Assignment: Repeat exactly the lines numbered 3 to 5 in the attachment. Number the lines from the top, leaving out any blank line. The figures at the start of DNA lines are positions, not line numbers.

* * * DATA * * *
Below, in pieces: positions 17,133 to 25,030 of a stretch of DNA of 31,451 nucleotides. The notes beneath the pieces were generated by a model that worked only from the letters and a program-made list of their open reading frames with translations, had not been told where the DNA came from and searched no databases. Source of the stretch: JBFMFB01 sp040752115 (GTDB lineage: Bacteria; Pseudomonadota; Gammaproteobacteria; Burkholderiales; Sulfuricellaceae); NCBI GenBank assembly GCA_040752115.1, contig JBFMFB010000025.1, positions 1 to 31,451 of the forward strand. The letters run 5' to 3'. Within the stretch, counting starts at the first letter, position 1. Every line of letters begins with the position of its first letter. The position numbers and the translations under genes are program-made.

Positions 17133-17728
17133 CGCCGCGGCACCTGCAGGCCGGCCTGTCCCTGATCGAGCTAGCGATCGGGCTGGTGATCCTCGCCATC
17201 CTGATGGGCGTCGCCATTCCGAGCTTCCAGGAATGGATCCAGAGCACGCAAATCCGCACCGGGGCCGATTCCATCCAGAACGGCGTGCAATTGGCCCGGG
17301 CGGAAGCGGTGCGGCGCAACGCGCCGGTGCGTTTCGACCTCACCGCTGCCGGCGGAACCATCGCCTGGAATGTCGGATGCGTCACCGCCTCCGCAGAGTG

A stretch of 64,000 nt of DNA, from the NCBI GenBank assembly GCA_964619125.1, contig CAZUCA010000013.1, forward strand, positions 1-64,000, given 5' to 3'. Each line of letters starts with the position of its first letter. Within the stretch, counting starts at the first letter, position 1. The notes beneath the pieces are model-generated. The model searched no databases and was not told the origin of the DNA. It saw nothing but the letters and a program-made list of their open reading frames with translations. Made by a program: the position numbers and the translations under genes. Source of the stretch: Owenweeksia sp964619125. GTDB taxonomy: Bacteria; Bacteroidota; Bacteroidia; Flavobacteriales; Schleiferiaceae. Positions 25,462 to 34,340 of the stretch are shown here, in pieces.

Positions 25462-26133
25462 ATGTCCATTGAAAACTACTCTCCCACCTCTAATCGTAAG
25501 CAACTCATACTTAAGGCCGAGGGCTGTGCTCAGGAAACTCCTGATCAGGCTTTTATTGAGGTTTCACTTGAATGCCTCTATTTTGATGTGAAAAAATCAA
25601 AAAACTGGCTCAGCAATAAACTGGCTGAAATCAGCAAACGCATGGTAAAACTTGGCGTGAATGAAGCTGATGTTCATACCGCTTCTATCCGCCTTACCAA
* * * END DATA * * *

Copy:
17133 CGCCGCGGCACCTGCAGGCCGGCCTGTCCCTGATCGAGCTAGCGATCGGGCTGGTGATCCTCGCCATC
17201 CTGATGGGCGTCGCCATTCCGAGCTTCCAGGAATGGATCCAGAGCACGCAAATCCGCACCGGGGCCGATTCCATCCAGAACGGCGTGCAATTGGCCCGGG
17301 CGGAAGCGGTGCGGCGCAACGCGCCGGTGCGTTTCGACCTCACCGCTGCCGGCGGAACCATCGCCTGGAATGTCGGATGCGTCACCGCCTCCGCAGAGTG